The World Entrusted to Mary. Why?


“Where ever Mary is venerated, and devotion to her takes place, there the Church of Christ does not exist”. If Karl Barth is correct, the Church of Christ was not present yesterday (October 13th) in St. Peter’s square when Pope Francis entrusted the world to Mary. The occasion was offered by the veneration of the statue of Our Lady of Fatima which had been brought to Rome for a special Marian day. Marianism is one of the keys to interpreting the present pontificate and this celebration further highlights its pervasiveness.

Entrusting the World to Mary?

If Francis appears to break with many conventions on the way he lives out his being Pope, he is very traditional as far as his Marianism is concerned. Entrusting the world to the Immaculate Heart of Mary was done by Pius XII during World War II (1942) and twice by John Paul II (1982 and 1984). Francis then follows an established XX century tradition that unites pre- and post-Vatican II Roman Catholicism.  These acts are responses to the message that Mary supposedly gave to the three young shepherds in Fatima (Portugal) in 1917…

Click here for the remainder of Dr. Leonardo De Chirico’s article:

About the author

Chris Castaldo (PhD, London School of Theology) is the lead pastor at New Covenant Church in Naperville, Illinois. He is the author of Talking with Catholics about the Gospel and coauthor of The Unfinished Reformation.


  1. Well said, Leo. “In spite of all that is said in ecumenical circles about the re-approachment between Roman Catholics and Evangelical Protestants on the Bible, this Act of Entrustment to Mary shows that their differences are not a matter of nuances, but of fundamental issues that lie at the heart of the faith itself. Thankfully, “the earth is the Lord’s and the fullness thereof” (Psalm 24:1) and there is no need to entrust it to someone else.”


  2. This Marianism is the one thing that drives me crazy when I read about Roman Catholic theology and spirituality. Otherwise I can appreciate Catholics.

    Marian devotion smacks idolatry to me, worship of a mere creature. The talk about Mary as the Mediatrix and Co-Redemptrix is repulsive for a sola Christus affirming Protestant.

    Do you think there is some inherent mechanism in the Catholic faith that drives men to set Mary as their mediator between them and God? I’ve been wondering if it might be this Thomistic conception of God as the impassible one. God is viewed in a way that he is incapable of true mercy and identification with humans.

  3. Matti, What precisely about the way Catholics define mediatrix or co-redemptrix do you find so objectionable?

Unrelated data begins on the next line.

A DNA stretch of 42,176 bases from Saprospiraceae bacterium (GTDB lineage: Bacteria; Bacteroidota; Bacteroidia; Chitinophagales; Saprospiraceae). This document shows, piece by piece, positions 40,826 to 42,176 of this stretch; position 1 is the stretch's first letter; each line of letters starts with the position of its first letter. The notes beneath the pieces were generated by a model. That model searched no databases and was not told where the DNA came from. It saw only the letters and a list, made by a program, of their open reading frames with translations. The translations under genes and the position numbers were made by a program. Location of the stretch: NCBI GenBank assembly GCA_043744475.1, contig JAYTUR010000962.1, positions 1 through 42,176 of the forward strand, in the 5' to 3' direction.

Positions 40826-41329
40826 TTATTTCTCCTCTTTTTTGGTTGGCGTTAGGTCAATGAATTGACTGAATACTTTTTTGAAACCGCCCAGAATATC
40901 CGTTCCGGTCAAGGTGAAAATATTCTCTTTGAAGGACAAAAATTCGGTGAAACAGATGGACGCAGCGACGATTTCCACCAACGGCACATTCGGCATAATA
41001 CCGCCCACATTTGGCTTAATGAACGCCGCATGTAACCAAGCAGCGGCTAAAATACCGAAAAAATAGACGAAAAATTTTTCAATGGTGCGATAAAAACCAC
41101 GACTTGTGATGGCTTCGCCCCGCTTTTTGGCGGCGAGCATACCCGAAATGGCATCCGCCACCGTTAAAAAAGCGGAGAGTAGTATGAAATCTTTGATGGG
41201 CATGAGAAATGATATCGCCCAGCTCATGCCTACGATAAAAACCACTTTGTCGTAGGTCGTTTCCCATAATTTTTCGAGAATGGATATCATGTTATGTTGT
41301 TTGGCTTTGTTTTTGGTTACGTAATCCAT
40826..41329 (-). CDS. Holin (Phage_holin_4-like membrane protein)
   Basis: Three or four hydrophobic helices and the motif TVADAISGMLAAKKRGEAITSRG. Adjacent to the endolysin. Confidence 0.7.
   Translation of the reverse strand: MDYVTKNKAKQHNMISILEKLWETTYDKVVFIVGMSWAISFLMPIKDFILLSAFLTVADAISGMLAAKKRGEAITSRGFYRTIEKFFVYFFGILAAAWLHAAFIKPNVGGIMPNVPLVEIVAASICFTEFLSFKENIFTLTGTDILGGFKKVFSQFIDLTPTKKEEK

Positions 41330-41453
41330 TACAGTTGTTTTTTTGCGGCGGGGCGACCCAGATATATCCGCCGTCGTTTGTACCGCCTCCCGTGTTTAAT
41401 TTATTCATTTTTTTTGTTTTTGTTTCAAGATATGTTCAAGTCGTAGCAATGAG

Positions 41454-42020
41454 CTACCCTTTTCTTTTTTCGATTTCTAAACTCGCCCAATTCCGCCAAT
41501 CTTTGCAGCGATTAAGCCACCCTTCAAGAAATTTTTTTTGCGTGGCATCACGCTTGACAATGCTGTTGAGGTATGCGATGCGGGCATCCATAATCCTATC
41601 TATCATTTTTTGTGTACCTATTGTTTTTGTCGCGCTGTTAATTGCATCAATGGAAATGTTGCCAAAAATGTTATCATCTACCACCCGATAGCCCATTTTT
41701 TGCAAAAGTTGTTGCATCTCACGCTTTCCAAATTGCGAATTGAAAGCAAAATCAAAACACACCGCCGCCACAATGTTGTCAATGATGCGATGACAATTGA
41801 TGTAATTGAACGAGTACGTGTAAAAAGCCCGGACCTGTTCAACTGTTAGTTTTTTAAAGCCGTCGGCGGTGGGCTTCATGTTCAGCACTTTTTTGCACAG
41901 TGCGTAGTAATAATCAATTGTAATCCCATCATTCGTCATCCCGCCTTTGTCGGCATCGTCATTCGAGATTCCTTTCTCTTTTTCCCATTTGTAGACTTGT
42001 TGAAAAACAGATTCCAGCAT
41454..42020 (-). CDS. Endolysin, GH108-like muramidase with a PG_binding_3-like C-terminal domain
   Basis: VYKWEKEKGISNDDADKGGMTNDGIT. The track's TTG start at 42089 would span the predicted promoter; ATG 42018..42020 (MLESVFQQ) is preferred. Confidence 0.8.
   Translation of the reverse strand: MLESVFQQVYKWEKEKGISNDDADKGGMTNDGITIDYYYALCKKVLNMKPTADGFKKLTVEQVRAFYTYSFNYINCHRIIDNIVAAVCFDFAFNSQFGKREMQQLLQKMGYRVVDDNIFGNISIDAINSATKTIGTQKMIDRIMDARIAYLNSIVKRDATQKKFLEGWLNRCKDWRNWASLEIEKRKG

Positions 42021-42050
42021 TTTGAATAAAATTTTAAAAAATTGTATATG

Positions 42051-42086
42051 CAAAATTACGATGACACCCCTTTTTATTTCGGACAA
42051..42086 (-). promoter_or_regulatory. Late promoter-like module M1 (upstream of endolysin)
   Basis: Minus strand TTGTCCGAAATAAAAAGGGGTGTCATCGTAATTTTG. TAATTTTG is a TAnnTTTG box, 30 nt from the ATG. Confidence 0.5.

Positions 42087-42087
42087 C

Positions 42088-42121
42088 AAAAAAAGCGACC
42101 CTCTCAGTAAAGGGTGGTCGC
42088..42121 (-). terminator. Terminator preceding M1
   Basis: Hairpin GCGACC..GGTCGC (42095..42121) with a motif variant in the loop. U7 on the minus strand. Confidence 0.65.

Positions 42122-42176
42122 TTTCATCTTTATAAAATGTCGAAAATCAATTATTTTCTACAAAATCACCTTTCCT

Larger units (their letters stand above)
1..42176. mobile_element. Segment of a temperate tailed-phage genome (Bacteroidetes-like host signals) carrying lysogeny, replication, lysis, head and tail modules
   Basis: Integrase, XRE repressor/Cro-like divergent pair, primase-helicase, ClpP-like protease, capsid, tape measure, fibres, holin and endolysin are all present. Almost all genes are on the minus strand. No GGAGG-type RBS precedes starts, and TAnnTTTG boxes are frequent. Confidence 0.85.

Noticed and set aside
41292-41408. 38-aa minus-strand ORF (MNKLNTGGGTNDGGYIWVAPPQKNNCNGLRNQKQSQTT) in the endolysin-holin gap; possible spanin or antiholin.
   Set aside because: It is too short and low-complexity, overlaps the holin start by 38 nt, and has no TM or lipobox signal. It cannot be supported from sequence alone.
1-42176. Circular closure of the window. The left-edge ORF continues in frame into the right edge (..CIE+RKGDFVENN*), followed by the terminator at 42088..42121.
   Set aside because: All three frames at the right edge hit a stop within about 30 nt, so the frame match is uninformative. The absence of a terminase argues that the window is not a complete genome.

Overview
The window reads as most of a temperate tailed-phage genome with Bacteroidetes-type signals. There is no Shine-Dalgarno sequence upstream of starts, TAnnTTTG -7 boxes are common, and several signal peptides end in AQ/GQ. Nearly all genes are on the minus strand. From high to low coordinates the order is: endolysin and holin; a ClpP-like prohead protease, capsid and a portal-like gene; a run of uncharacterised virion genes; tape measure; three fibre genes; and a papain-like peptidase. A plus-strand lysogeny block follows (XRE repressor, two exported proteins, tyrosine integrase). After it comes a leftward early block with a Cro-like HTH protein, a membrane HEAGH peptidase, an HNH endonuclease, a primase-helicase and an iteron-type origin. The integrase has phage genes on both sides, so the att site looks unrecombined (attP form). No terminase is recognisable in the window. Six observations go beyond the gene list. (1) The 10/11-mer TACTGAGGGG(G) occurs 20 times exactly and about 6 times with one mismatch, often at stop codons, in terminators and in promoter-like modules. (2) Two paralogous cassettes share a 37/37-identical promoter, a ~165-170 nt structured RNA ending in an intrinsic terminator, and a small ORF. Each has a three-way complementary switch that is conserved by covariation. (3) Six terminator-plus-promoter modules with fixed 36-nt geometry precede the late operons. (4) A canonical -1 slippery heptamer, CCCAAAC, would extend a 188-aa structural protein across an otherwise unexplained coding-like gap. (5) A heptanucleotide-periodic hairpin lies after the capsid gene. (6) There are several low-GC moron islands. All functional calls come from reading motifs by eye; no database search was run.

Presumably you would not object to St. Paul calling us God’s fellow workers (1 Cor. 3:9). If this kind of co-mediation is compatible with the unique mediation of Christ, why is Mary’s incompatible?

    Presumably you would also not object to interceding before God on behalf of your friends and family. This is certainly also a kind of mediation. If this kind of mediation is compatible with Christ’s unique mediation, why is Mary’s not?

  4. Kevin, while I think that asking for the intercessions of deceased saints is unscriptural practice I don’t find it so repulsive. Neither is imitating the faith of great Christians.

    What I find disturbing is theology like this: “Mary received from God a unique dominion over souls enabling her to nourish them and make them more and more godlike…” This comes from Louis de Monfort’s The Secret of Mary.

    It clearly elevates Mary to a category that is unidentifiable from the Bible. Given the nature of Roman Catholic doctrine of revelation, this is not a problem for Louis and his followers. However, for a Protestant this is.

  5. Matti, it seems to me that saying it doesn’t use an identifiable Biblical category is a different charge than idolatry or replacing Christ as the mediator between man and God. If your main issue is the non-biblical category charge, I would suggest that even evangelical Protestants– even or especially the confessional variety who care a lot about theology– use plenty of non-biblical categories to describe what they think is theological truth. The trinity. Or much of the language from the ancient creeds that many Protestants retain (with the possible exception of the “descended into hell” bit from the Apostles Creed, which some famous Reformed Baptist pastors exclude). Most of the early general councils, which most if not all evangelical Protestants affirm to be true, used non-biblical categories to describe theological truth. If your problem is idolatry or interference with Christ’s mediation, how does anything in that Montfort quote show either of those things?

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